Album Review | Justin Time | Review by Marc Higgins | Stars: 5/5
American by birth and resident in Canada, like a kind of mirror Joni Mitchell, Emma Frank is an intimate and sophisticated sounding vocalist. Come Back released on Montreal label Justin Time is her forth album. There is something of contemporary chilled vocalists like Elena Tonra from Daughter and Ex:Re, but the obvious comparison with that slightly layered vocal with flourishes at the end of lines on “I Thought” and “Either Way” is the restrained folk jazz Joni Mitchell of Blue and Hejira. “Either Way” with its rippling piano and reflective lyric is a thing of absolute beauty. The sparse languid rhythm on “Two Hours” and minimal backing suggests Agnes Obel fronting The Blue Nile. There is a space and sense of timelessness with sublime vocal runs and a Radiohead type glissando guitar or keyboard wash that carries you away. After the shimmering glissendo of “Two Hours” the piano on “Sometimes” and “Promises” is folky and intimate, Emma’s vocal manages to be intimate Joni and to soar like early Judie Tzuke.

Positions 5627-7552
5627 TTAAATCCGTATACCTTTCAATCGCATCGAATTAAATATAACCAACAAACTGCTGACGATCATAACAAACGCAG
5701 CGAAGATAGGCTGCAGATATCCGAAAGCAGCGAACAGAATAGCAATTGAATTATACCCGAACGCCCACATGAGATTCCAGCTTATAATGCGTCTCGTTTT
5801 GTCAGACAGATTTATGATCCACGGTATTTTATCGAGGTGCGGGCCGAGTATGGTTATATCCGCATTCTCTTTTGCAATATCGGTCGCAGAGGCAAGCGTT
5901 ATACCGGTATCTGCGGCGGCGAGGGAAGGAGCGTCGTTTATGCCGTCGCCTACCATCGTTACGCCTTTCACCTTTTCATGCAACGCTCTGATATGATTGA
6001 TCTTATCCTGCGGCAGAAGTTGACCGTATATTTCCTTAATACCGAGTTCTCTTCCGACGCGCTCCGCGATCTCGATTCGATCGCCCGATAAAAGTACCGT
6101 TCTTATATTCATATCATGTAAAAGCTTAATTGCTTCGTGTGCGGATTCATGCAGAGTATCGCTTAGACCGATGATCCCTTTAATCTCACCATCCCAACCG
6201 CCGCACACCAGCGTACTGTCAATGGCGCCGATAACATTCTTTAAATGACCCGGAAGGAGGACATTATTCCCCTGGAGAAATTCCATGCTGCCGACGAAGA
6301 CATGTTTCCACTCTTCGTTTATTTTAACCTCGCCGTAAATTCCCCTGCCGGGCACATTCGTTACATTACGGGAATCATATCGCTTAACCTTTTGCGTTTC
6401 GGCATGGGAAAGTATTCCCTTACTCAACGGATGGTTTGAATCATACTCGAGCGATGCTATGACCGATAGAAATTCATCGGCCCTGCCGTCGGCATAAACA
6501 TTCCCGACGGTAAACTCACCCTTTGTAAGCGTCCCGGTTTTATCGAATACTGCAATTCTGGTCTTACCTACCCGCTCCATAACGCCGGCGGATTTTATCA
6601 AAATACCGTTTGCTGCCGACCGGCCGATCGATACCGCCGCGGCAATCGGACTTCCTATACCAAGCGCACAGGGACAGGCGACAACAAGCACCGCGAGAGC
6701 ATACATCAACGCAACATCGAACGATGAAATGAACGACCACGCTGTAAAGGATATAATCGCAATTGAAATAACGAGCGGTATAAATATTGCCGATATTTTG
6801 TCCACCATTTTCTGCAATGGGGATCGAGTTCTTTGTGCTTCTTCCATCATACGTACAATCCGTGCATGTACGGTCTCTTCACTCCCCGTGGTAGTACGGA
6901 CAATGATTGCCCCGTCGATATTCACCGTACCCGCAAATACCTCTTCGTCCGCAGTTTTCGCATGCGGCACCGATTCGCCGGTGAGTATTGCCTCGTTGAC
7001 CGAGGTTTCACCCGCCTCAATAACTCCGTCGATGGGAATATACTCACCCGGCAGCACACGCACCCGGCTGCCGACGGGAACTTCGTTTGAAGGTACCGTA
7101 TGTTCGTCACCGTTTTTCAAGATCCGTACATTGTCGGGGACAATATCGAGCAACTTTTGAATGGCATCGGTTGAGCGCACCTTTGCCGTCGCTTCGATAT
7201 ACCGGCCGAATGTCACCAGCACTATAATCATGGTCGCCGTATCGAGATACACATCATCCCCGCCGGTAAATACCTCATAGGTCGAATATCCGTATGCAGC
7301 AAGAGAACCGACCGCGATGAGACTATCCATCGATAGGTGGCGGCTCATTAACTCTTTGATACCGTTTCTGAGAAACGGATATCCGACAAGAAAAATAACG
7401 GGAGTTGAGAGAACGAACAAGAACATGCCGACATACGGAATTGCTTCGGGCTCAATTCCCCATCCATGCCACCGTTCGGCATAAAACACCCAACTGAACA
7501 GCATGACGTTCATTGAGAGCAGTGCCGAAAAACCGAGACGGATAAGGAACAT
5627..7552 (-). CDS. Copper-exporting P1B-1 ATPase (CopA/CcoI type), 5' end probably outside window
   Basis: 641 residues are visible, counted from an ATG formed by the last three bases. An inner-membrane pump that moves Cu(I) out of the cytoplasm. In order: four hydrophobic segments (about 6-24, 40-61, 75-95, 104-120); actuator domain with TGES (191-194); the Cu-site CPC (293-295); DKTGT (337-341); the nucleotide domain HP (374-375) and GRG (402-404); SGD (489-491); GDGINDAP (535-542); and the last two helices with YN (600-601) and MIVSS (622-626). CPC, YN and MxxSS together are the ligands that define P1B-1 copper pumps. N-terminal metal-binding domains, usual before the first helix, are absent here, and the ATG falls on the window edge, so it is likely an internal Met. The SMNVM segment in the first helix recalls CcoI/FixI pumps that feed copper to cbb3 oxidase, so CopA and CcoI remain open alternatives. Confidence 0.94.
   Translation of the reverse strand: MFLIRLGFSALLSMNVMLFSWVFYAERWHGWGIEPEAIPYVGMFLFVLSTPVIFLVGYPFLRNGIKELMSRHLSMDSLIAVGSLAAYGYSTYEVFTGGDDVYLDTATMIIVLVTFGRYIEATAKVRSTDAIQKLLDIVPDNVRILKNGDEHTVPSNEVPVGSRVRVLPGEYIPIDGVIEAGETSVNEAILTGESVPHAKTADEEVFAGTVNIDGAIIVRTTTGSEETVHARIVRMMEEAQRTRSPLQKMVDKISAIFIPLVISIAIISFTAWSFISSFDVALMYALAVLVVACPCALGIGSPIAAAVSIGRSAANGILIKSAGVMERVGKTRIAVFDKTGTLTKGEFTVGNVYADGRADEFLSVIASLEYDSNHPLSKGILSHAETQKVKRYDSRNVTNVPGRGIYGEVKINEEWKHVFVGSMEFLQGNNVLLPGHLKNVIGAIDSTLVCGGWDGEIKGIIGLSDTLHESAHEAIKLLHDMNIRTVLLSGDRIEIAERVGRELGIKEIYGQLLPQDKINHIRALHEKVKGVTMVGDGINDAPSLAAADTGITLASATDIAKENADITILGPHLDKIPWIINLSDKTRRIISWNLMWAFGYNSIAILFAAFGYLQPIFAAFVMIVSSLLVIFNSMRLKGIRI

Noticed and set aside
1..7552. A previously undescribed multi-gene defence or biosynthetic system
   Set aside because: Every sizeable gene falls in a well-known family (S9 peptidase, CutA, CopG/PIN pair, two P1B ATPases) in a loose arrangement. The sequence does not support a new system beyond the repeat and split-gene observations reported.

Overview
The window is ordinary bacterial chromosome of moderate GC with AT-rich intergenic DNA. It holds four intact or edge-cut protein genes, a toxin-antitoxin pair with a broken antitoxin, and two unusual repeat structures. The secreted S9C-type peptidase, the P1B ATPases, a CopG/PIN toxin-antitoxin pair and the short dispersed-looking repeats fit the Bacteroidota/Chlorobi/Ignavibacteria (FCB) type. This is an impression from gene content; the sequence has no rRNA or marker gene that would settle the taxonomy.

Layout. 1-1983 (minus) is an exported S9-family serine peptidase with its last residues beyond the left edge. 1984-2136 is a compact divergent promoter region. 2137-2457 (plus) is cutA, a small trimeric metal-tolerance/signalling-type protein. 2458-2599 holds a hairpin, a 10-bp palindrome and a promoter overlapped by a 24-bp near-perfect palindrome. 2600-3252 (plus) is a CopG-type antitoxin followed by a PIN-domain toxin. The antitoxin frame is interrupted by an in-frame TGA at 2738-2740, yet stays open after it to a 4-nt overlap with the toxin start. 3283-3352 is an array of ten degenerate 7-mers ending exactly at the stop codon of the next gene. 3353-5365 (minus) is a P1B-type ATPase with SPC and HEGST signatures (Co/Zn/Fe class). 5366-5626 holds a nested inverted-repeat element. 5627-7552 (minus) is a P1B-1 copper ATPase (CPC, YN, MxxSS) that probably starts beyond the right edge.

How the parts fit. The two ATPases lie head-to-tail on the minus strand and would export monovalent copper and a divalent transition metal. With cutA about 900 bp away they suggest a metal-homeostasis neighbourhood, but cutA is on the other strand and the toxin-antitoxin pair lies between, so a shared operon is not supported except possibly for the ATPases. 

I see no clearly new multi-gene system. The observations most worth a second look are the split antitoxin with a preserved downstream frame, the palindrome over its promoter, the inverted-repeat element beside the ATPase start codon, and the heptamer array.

The simple arrangements and intimate soundscapes make this beautiful album sound like a club gig with an audience of one. Restraint, like the jazzy piano rain drop flourishes on “Promises” and shuffle drum beat, is the key to the emotion and atmosphere. Less is, definitely more, nothing is here that doesn’t need to be. “Dream Team” ideal theme music for a melancholic Scandinavian Detective Thriller, is a beautiful piece of vocalese and piano. “See You” has a slight knottier but lyrical piano and the trickier rhythm of Rickie Lee Jones. Again and again Emma’s vocal is an absolute joy to listen to. “See You” marries a brooding sublime, but emotional vocal with a beautiful piano that mixes Radiohead minimalism and Esbjörn Svensson jazz. “Come Back” has those swooping virtuosic flourishes with a low Olivia Chaney folkiness that flies gospel like over Aaron Park’s wonderful piano part. “Before You Go Away” with a gently strummed guitar and achingly beautiful vocal delivers a killer County classic at the end, again the soundscape of the sound builds gently and beautifully through the song. These last two songs are close to perfect in construction and delivery, with the rest of the album snapping at their heals. This is going to be in my top ten of the year unless I am very much mistaken. At 31 ½ minutes, this like many classic albums is all beautifully recorded killer with absolutely no filler.